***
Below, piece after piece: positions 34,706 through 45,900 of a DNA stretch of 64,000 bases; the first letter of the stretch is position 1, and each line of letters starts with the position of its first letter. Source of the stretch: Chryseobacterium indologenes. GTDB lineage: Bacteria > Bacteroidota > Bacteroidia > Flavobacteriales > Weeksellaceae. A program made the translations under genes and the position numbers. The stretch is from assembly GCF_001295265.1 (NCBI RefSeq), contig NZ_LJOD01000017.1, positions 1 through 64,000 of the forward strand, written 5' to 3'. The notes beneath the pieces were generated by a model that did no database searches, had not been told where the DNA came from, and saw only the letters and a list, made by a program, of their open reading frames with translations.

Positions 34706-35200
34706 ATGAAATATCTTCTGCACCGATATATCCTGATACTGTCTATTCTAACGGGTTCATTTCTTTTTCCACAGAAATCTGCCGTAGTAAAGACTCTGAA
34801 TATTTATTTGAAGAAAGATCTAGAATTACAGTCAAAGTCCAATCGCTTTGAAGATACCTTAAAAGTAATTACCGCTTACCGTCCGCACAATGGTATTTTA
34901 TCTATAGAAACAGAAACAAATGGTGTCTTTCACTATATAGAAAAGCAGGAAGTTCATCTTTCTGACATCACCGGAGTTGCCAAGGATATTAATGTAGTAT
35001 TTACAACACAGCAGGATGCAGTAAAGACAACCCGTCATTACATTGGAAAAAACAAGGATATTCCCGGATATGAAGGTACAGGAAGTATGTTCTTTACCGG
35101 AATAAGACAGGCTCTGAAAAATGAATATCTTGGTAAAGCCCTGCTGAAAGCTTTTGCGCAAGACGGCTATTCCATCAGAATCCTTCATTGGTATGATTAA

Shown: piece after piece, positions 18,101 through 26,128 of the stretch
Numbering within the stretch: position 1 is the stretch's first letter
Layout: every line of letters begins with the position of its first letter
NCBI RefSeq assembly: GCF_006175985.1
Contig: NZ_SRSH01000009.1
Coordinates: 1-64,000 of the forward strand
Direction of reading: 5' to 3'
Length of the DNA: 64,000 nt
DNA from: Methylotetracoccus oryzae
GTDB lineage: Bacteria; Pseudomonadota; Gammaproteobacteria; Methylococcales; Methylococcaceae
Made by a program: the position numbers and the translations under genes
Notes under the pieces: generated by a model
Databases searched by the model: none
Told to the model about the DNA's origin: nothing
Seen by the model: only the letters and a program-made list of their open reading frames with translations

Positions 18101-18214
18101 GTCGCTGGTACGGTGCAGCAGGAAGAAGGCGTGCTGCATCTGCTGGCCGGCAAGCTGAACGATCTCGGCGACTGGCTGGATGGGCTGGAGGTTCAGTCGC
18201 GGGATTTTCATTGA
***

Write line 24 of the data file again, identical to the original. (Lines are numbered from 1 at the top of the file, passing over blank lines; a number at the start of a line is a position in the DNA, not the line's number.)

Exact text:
18101 GTCGCTGGTACGGTGCAGCAGGAAGAAGGCGTGCTGCATCTGCTGGCCGGCAAGCTGAACGATCTCGGCGACTGGCTGGATGGGCTGGAGGTTCAGTCGC